The fifth kind of prayer is what Zacchaeus does in the Gospel of Luke, the prayer that is vow or a pledge of a commitment. It’s when you say, "This is what I want to do, O God." There are times you need to do this. Don’t do it too often, or else you’ll get discouraged by your failures. Don’t make any more vows than you have to, because you’re going to fall short. It’s best to not vow too much, it’s best to rest in the work that God is doing in you, but there are times when you do need to make your commitments and your vows to God.
The conversation between Zacchaeus and Jesus reminds us that prayer is a conversation between yourself and God. It is a two-way thing. In order for you to keep talking to God, you need to have the talking of God to you, which you get by listening to scripture. You cannot keep this life of prayer alive unless you feed it with the words of scripture. Scripture needs prayer, and prayer needs scripture. It’s the only way that both of them can be the conversation that you want.
Let me end this series with an image of prayer as a tree. The roots of the tree are your simple prayers for mercy, as I said last week. "Lord have mercy, Christ have mercy, Lord have mercy." The trunk of the tree is your prayer for yourself, your prayers for help. Where it breaks out of the ground is your prayer of confession, confessing your sins, and asking for the help of forgiveness. The rising of the trunk is your petitions for the other kinds of help you are in need of every day. The branches of the tree are you intercessions for other people. They carry you out from yourself, out into the larger world. The leaves of the tree are your prayers of thanksgiving. Thanksgiving is not optional, it does the photosynthesis of prayer. Your thanksgivings catch the light of God and breathe the Spirit of God, and they give life back to all your prayer. The blossoms on the tree are your prayers of praise—the glory of the tree, its color and its beauty, the praise of God.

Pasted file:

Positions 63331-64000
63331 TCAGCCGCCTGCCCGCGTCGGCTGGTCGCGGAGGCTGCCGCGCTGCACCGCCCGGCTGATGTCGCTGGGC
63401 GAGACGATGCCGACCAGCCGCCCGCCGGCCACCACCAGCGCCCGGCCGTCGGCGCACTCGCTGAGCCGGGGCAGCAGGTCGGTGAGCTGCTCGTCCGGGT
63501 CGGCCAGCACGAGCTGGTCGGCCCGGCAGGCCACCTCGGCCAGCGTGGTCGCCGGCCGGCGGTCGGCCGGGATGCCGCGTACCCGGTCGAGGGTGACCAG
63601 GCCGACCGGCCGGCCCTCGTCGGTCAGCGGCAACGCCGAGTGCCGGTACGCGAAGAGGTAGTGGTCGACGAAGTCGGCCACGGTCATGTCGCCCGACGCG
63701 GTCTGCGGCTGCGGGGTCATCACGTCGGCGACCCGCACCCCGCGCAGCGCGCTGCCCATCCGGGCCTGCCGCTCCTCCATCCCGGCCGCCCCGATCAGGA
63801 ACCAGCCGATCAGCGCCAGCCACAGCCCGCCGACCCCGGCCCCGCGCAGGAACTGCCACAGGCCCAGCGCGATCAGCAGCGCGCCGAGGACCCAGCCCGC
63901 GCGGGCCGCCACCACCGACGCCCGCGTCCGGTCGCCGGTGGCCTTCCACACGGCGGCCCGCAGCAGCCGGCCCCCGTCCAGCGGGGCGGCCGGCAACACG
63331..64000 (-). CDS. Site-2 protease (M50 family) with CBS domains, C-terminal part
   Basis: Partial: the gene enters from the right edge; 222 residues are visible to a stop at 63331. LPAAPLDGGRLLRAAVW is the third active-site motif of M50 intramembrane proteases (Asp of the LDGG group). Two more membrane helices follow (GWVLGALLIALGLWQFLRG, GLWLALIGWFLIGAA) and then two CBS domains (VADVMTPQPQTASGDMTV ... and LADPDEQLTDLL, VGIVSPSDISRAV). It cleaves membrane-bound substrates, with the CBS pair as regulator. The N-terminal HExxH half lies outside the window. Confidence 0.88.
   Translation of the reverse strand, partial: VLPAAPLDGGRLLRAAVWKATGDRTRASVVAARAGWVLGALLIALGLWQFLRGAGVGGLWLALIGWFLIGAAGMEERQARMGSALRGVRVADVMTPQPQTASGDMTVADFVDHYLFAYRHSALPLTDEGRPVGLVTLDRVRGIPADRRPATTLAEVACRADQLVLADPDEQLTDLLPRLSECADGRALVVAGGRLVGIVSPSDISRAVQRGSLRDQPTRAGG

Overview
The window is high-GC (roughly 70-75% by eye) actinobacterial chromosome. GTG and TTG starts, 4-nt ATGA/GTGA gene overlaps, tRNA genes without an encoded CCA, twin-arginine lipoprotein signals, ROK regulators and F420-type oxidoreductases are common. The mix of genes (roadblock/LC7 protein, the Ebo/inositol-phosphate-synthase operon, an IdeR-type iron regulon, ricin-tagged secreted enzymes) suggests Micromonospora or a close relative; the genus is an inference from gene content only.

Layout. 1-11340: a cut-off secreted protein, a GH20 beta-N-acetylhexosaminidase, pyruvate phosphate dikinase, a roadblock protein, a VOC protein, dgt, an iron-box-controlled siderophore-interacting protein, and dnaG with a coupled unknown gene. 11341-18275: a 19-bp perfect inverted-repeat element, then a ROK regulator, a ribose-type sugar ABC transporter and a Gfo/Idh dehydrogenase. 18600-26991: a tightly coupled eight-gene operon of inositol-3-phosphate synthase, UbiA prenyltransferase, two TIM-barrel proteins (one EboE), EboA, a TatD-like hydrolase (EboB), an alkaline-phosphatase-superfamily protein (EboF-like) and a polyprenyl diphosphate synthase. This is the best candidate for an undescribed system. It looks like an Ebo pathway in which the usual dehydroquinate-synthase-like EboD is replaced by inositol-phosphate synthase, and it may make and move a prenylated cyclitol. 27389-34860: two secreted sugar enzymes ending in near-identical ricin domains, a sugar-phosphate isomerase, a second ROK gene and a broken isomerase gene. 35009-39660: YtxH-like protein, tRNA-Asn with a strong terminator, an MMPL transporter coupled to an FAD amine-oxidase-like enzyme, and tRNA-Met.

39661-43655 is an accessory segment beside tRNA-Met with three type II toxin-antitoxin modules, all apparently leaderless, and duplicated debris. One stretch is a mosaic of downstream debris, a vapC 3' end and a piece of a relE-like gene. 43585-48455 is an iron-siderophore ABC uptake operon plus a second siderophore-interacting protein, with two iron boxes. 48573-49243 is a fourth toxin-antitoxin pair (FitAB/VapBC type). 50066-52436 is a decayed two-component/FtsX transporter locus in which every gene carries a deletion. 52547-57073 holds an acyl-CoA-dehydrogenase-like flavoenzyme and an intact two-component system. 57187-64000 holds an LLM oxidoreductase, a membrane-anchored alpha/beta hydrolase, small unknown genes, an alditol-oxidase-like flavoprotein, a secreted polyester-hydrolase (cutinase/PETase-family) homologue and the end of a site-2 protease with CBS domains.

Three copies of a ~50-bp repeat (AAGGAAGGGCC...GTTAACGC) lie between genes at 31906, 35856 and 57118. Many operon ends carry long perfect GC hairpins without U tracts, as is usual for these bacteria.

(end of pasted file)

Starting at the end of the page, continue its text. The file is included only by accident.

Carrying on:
It’s from this tree that you can see Jesus. It’s from this tree that you can come down to meet him. That’s the interpretation of Zacchaeus that one of our elders gave to me this week. When you are in the tree of prayer, then God calls to you in the name of Jesus. God says, I want to be with you. I want you to be with me. And you can come to him. You might be afraid to, you might feel guilty, it may take some courage on your part, so as you slide down the trunk of petition you can pray for faith and hope. But when you stand on your ground before him you can be rooted in your prayers for mercy, and you can believe that God not only accepts you but wants to sit and eat with you.
And like Zacchaeus you can offer yourself back to God. You can call it accepting Jesus as your Lord, you can think of it as your commitment to help the poor or to recompense to people what you might owe to them, you can think of it simply as committing again and again to love your neighbor as yourself and love God most of all, there are different ways to describe whatever it is you want to say when you get down from that tree.
It is a very pushy invitation Jesus makes. He doesn’t invite you to his house, he invites himself to your house. Accept his backwards invitation. That is the most important commitment you can make. Nothing you can do, but accepting what he does. That is what we do here every week. That is why you came here, and just by being here today you are doing it. You have him in your life. All you are doing is coming down from your sycamore and standing with all the other sinners and enjoying the presence of God in your life. All of us, every week.
Copyright © 2010, by Daniel James Meeter, all rights reserved.